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Phosphorus uptake and toxicity is delimited by mycorrhizal symbiosis in P-sensitive Eucalyptus marginata but not in P-tolerant Acacia celastrifolia

Tibbett, M., Daws, M. I. and Ryan, M. H. (2022) Phosphorus uptake and toxicity is delimited by mycorrhizal symbiosis in P-sensitive Eucalyptus marginata but not in P-tolerant Acacia celastrifolia. AoB PLANTS. ISSN 2041-2851 (In Press)

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To link to this item DOI: 10.1093/aobpla/plac037

Abstract/Summary

Many plant species from regions with ancient, highly weathered nutrient-depleted soils have specialized adaptations for acquiring phosphorus (P) and are sensitive to excess P supply. Mycorrhizal associations may regulate P uptake at high external P concentrations, potentially reducing P toxicity. We predicted that excess P application will negatively impact species from the nutrient-depleted Jarrah forest of Western Australia and that mycorrhizal inoculation will reduce P toxicity by regulating P uptake. For seedlings of the N2-fixing legume Acacia celastrifolia and the tree species Eucalyptus marginata, we measured growth at P concentrations of 0–90 mg kg−1 soil and in relation to inoculation with the arbuscular mycorrhizal fungus (AMF) Rhizophagus irregularis. Non-inoculated A. celastrifolia maintained leaf P concentrations at <2 mg g−1 dry mass (DM) across the range of external P concentrations. However, for non-inoculated E. marginata, as external P concentrations increased, leaf P also increased, reaching >9 mg g−1 DM at 30 mg P kg−1 soil. Acacia celastrifolia DM increased with increasing external P concentrations, while E. marginata DM was maximal at 15 mg P kg−1 soil, declining at higher external P concentrations. Neither DM nor leaf P of A. celastrifolia was affected by inoculation with AMF. For E. marginata, even at 90 mg P kg−1 soil, inoculation with AMF resulted in leaf P remaining <1 mg g−1 DM, and DM being maintained. These data strengthen the evidence base that AMF may not only facilitate P uptake at low external P concentrations, but are also important for moderating P uptake at elevated external P concentrations and maintaining plant P concentrations within a relatively narrow concentration range.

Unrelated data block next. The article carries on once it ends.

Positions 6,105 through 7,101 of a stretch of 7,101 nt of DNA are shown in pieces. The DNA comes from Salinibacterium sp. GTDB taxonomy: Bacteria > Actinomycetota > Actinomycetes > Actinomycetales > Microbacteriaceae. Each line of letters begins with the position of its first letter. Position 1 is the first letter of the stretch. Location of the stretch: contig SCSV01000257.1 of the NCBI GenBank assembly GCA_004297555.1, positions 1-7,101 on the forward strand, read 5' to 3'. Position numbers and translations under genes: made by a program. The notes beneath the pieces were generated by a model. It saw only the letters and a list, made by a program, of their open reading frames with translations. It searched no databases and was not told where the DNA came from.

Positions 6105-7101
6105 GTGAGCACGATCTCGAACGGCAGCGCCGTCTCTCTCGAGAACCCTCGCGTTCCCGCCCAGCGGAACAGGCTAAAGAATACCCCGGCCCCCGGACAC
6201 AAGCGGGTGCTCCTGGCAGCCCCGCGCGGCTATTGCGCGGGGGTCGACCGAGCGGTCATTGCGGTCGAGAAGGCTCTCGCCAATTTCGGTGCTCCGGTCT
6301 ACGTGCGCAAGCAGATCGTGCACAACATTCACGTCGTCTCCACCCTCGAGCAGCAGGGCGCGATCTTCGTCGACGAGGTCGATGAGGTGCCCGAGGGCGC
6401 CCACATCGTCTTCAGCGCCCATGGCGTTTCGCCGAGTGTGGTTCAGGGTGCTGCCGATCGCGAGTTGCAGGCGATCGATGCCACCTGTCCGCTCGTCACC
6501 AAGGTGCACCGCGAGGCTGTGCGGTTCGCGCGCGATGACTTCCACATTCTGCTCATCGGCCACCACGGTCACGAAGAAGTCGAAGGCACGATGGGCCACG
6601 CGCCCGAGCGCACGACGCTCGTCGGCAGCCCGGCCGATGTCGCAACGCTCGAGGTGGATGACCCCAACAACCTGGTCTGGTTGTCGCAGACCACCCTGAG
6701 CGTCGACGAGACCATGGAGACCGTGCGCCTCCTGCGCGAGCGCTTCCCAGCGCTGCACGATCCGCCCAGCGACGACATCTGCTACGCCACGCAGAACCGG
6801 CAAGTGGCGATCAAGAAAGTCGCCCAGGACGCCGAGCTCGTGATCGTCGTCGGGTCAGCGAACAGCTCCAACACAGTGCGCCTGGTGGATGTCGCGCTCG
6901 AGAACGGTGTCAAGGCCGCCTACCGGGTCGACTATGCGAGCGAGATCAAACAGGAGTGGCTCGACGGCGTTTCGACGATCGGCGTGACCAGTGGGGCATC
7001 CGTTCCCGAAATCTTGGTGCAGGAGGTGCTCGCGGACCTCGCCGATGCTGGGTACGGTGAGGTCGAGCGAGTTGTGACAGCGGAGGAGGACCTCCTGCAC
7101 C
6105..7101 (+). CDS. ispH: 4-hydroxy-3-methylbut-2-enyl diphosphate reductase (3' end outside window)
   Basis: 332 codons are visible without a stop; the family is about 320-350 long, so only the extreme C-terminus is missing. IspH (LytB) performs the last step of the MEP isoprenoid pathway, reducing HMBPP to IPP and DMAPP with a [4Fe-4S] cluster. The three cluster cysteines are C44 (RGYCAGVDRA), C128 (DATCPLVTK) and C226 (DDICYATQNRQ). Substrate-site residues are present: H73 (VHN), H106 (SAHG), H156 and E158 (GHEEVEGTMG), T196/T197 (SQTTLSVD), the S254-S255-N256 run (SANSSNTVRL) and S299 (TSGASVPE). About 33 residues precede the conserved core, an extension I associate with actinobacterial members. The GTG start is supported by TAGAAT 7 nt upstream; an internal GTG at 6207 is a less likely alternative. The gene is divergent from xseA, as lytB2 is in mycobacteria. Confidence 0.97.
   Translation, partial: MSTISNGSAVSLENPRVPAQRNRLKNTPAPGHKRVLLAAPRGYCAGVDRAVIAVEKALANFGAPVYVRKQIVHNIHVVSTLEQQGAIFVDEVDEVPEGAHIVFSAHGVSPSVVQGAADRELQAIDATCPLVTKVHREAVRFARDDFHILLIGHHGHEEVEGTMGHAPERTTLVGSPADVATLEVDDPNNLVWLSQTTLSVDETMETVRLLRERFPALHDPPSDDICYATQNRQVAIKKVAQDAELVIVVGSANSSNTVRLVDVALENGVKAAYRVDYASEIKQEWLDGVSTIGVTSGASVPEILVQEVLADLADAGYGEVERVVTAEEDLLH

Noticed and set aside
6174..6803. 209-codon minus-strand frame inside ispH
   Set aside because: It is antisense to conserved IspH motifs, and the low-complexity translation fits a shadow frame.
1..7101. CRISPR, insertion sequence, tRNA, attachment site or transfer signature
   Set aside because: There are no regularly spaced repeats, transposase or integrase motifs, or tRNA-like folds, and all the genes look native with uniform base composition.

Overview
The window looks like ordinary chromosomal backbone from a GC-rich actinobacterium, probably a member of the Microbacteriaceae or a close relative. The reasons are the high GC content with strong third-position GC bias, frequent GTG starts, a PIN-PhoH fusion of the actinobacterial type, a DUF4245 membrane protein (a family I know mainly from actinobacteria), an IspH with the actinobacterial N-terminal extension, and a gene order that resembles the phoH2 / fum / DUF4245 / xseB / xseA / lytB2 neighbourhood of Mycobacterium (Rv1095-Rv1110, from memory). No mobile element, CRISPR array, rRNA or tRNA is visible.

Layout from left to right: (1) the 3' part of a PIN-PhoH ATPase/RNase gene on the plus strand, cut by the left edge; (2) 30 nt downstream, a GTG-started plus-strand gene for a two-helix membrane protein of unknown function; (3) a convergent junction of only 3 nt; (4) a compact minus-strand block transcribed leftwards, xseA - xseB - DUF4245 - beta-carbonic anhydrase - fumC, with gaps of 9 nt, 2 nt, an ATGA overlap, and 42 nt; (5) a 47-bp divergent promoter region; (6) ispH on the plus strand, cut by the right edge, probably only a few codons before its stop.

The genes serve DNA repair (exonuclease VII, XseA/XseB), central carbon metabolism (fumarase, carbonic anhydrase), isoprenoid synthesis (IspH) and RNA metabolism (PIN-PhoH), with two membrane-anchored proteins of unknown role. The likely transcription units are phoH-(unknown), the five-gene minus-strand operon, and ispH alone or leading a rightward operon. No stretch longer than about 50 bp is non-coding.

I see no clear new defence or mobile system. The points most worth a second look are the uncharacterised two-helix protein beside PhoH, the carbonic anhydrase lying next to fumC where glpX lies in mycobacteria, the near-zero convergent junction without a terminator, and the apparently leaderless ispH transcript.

Item Type:Article
Refereed:Yes
Divisions:Interdisciplinary centres and themes > Soil Research Centre
Life Sciences > School of Agriculture, Policy and Development > Department of Sustainable Land Management > Centre for Agri-environmental Research (CAER)
ID Code:107156
Publisher:Oxford Academic

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